The SC stated: "…no doubt that Parliamentary draftsman was aware of this well-accepted distinction between 'contract on his left arm. After one week of the surgery, the child's forearm had to be amputated because it had developed gangrene due to lack of proper aftercare - a case of negligence on the part of the doctors. However,
neither the hospital nor its negligent doctors were booked or challenged as the patient's parents could
not prove that they were 'consumer's, not having paid for the service.
Even if the jury wanted to help the complainant in this case, it could not have since it would have meant going beyond the Consumer Protection Act, which does not have the term 'medical negligence' mentioned in any form. It only deals with 'deficiency in service' for which the consumer pays. of service'and 'contract for services' and has deliberately chosen the expression 'contract of service' instead of the expression 'contract for services', in the exclusionary part of the definition of 'service'; in Section 2 (1) (o). The reason being that employer hospital cannot be regarded as a consumer in respect of the services rendered by his employee in pursuance of a contract of employment. Therefore, services rendered by employed doctors of the hospital are services rendered by virtue of their employment and not towards the patients coming to the hospital."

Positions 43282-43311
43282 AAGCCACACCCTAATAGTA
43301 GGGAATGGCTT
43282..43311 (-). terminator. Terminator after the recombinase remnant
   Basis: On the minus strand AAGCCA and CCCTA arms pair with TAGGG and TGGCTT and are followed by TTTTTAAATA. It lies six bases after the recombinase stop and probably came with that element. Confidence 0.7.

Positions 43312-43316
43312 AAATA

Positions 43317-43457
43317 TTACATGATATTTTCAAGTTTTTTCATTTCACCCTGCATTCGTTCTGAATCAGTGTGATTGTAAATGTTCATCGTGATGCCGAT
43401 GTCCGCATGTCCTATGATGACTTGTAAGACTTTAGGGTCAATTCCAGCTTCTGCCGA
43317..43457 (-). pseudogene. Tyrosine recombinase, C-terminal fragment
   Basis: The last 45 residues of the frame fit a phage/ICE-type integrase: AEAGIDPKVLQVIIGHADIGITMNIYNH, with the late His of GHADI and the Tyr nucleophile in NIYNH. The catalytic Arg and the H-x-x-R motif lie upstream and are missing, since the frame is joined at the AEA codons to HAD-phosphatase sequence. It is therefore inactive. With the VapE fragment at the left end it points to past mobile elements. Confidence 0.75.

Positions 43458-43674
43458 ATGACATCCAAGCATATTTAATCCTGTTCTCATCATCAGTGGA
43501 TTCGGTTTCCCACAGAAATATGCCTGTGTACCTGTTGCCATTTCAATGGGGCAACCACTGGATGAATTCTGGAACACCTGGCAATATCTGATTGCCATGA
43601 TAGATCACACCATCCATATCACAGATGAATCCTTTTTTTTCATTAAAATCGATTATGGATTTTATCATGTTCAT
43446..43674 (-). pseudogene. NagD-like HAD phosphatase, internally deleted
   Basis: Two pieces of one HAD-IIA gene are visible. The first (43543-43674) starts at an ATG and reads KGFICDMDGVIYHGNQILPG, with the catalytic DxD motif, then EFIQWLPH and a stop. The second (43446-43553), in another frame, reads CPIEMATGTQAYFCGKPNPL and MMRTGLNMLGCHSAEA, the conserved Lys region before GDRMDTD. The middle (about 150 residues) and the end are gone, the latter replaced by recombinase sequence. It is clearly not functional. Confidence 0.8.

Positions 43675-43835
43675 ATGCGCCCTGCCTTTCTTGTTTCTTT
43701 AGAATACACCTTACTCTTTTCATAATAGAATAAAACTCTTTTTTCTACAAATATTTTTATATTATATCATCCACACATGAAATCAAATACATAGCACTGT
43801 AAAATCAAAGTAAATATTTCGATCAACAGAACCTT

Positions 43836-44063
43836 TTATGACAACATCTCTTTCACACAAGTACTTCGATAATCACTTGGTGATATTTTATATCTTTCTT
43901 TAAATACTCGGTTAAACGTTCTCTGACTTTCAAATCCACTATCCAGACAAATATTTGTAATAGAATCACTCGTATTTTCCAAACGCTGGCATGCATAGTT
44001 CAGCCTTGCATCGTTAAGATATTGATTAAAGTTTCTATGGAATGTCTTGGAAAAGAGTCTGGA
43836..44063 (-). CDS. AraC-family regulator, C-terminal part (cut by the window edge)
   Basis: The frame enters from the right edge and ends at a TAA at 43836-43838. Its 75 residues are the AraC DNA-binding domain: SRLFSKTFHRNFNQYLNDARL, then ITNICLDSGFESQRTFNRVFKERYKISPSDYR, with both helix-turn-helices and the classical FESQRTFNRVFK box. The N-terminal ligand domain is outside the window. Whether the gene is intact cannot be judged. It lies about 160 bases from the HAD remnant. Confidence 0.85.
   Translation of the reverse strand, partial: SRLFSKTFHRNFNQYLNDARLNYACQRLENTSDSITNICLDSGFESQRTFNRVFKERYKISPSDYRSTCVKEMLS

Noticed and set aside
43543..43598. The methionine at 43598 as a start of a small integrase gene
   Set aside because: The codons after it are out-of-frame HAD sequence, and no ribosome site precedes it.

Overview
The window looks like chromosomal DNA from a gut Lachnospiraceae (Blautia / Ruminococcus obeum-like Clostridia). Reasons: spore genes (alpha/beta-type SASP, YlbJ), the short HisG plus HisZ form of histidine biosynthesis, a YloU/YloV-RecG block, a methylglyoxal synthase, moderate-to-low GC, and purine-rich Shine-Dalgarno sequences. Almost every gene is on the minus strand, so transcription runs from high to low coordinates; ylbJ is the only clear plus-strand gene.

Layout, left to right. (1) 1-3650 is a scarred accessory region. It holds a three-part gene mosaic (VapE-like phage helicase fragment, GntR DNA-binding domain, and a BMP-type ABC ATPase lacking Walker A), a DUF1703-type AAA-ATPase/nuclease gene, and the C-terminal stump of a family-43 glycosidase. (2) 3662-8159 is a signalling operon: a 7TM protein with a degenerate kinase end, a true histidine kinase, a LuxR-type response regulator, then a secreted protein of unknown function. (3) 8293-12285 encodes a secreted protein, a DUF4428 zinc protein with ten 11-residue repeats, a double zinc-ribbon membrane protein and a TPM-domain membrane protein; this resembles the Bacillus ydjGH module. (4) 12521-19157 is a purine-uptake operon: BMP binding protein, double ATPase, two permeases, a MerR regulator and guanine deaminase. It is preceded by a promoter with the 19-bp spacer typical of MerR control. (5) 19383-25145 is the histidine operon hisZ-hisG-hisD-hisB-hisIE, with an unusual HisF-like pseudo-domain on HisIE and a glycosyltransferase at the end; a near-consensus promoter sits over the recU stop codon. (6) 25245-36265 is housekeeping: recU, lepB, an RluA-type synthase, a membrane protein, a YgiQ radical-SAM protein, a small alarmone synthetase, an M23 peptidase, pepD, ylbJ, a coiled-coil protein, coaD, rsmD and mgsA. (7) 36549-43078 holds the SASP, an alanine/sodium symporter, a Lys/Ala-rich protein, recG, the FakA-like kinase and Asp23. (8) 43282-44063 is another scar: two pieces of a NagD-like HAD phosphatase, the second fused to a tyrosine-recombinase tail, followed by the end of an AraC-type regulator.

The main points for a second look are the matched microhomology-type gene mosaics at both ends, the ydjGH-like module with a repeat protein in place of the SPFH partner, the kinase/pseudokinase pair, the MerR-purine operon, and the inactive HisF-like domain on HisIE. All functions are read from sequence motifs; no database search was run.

Section 2 (1) (o) in Consumer Protection Act, 1986
'Service' means service of any description which is made available to potential users and includes, but not limited to, the provision of facilities in connection with banking, financing, insurance, transport, processing, supply of electrical or other energy, board or lodging or both, housing construction, entertainment, amusement or the purveying of news or other information, but does not include the rendering of any service free of charge or under a contract of personal service.